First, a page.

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Author Topic: Design of overall DSL health check / summary / alerts program  (Read 885 times)

Weaver

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I’m thinking of writing a routine that will scan the stats received from all my modems and do a summary check that detects any problems that are current or are in recent history.

This is the Broadcom CLI xdslctl full stats summary command applied to my XyXEL VMG 1312 B10A devices which have our Johnson’s custom firmware and support the ‘Easy Stats’ (as I named it) stats-querying protocol (http-based, using port 8000, login-free, readonly). This is the familiar raw command output with current state then counters including error counters over various time periods.

I was thinking that I might have to remember previous error counts in order to difference them, but I can see a lot of problems with this dangerous idea. What happens if modems get swapped out, or they get reinitialised so that the state of counters gets reset? How do I even know that I’m seeing the same modem that I saw before? And having to store persistent state info is problematic - would I need to wipe the stored state under certain circumstances? So I’m thinking ‘let the modem do the work’ so I get a much more robust result as I don’t have to try and detect disruptive events such as swap-outs and resets.

I should use the ‘Previous 15-min’ and ‘Latest 1 day’ and ‘Previous 1 day’ counter values. I need some guidance on these, so any help suggestion? What about alarms / alerts at various levels? Including low levels.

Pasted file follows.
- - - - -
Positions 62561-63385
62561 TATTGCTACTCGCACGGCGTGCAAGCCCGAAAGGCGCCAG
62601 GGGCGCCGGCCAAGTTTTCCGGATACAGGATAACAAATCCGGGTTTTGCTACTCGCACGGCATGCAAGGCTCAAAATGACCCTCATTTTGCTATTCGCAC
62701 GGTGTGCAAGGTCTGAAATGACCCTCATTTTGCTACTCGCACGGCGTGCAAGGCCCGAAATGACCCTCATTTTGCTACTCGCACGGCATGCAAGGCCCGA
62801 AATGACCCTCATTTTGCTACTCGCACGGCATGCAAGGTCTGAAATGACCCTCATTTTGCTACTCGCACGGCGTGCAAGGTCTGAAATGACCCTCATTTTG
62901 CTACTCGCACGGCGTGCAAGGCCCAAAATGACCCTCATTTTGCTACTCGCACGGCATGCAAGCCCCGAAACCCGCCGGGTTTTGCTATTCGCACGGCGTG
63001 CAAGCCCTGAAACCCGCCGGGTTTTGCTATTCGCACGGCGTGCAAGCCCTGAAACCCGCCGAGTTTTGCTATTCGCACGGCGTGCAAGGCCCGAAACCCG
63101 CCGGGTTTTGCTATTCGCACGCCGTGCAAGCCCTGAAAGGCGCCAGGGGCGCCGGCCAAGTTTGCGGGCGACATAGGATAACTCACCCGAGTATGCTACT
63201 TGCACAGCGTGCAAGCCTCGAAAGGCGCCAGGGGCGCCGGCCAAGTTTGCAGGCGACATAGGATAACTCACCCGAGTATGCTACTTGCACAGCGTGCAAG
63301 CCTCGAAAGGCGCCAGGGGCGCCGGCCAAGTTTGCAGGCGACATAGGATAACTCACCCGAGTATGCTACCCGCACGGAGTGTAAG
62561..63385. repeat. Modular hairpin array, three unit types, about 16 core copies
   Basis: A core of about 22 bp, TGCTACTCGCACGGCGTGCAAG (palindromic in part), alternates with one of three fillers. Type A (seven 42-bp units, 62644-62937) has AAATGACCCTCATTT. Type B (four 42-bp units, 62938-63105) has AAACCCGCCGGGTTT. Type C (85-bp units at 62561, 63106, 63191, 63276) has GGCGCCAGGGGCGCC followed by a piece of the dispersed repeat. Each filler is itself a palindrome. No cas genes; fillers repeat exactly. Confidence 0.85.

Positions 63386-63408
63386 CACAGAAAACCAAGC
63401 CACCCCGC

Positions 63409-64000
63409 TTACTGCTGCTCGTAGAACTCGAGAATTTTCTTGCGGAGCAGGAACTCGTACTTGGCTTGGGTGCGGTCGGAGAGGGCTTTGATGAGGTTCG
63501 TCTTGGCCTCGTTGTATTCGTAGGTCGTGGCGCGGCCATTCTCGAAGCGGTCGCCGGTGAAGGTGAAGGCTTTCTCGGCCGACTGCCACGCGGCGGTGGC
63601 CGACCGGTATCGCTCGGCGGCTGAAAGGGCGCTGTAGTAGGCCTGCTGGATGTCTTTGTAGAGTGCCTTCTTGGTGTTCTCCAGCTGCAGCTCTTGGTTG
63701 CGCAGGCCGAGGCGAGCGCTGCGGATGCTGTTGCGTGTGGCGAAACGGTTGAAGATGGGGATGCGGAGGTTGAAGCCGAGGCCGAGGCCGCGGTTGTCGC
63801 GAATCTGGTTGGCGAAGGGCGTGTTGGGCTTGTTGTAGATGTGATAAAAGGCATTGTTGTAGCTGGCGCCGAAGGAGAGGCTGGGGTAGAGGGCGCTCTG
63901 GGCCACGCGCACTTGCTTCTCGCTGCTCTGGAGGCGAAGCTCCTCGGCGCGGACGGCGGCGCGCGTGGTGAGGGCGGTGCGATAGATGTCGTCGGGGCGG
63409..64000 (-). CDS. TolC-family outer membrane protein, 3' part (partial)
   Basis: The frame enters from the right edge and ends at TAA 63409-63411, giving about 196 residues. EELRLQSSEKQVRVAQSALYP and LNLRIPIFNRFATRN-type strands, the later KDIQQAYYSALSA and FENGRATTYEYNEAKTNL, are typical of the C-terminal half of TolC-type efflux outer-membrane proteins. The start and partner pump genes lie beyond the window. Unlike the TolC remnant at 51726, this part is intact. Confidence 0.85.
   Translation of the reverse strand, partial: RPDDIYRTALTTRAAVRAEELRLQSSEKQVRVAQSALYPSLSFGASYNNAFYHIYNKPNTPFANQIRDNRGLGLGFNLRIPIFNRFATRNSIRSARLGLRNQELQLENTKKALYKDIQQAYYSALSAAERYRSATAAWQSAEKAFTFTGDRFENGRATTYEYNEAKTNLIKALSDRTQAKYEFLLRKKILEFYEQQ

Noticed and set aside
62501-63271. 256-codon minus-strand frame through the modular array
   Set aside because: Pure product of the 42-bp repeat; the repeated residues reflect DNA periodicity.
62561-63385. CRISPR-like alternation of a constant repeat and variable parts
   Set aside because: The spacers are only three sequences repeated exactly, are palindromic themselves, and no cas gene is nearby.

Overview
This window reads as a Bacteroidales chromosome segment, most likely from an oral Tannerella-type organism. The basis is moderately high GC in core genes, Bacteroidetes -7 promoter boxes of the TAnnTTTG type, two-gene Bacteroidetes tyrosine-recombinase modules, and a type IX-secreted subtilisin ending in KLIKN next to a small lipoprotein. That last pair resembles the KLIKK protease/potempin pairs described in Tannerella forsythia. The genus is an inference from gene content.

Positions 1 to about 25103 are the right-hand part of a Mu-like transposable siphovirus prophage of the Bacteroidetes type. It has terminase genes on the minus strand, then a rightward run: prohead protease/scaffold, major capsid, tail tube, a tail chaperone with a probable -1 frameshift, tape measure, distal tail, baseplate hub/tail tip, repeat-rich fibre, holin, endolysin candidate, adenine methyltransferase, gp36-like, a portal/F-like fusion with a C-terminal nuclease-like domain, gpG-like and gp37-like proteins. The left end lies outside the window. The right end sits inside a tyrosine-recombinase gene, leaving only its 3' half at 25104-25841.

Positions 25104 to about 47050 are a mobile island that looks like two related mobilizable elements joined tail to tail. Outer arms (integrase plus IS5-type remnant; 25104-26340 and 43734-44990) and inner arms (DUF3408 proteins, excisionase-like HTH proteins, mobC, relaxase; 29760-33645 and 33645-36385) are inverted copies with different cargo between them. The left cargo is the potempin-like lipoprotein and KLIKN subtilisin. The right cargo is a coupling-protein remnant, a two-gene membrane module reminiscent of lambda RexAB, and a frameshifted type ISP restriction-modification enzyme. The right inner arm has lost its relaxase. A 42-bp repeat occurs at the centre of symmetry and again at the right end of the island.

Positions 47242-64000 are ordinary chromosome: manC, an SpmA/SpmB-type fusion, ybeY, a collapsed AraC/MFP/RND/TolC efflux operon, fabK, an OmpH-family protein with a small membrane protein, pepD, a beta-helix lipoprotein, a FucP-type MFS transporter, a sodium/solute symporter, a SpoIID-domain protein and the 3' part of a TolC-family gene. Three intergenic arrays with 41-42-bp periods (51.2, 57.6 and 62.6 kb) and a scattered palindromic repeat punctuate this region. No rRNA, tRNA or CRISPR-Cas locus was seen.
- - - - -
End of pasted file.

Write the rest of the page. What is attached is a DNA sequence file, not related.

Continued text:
I need to look at the current state at the top of the stats listing. Any suggestions - there are so many things I could be looking out for there. Do I need to look out for ‘abnormal for him’ values on a per modem basis? Such threshold values if per modem could be time-varying or fixed ? Suggestions please.

(A doctor told me the secret abbreviation code on the bottom of a patient’s chart which stands for ‘normal for Norfolk’ and sincere apologies for the racism.)

So basically the core problem is what thresholds and what values of what should trigger alerts to reach these levels whatever they are ‘yellow alert’ ‘defcon 3’ I don’t know, suggestions for the number and types of ‘health conditions’ please as well as the numbers.

I’m a bit lost and drowning in ignorance and indecision. I need to do a fair bit of thinking and guided problem definition before specing anything and must resist the hacker’s usual bad habit of charging in and writing code.

I am going to be using regexes a lot to isolate the fields I need and their values. Lovely.

I am also thinking about something to detect the condition ‘link x has dropped recently’ whatever recently means. I could do with a bit of help on this. Unexpected retrains are interesting and instability with lots of retrains during some period is a red alert. Unfortunately I ought to do something about the case where I power off a modem or reset / reboot it myself using CLI commands or whatever. That could all get fairly nightmarish. It would be a real pain having to have a special ‘forget it’, whatever that means, command that tells the system that a modem has been interfered with by me in some way, and that tampering had created the impression that there had been some problem.
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Weaver

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Re: Design of overall DSL health check / summary / alerts program
« Reply #1 on: May 30, 2019, 05:02:34 PM »

A question: would any of us signal a very low-level alert if CRC count per some period (what period?) or other was non-zero? Or are many of us used to seeing a certain number of errors and writing that off as ‘normality’?

Errored seconds is the other metric, perhaps fairer because the CRC count is affected by the amount of traffic? Is that correct? Perhaps multiple CRC errors in one short time interval do not really matter?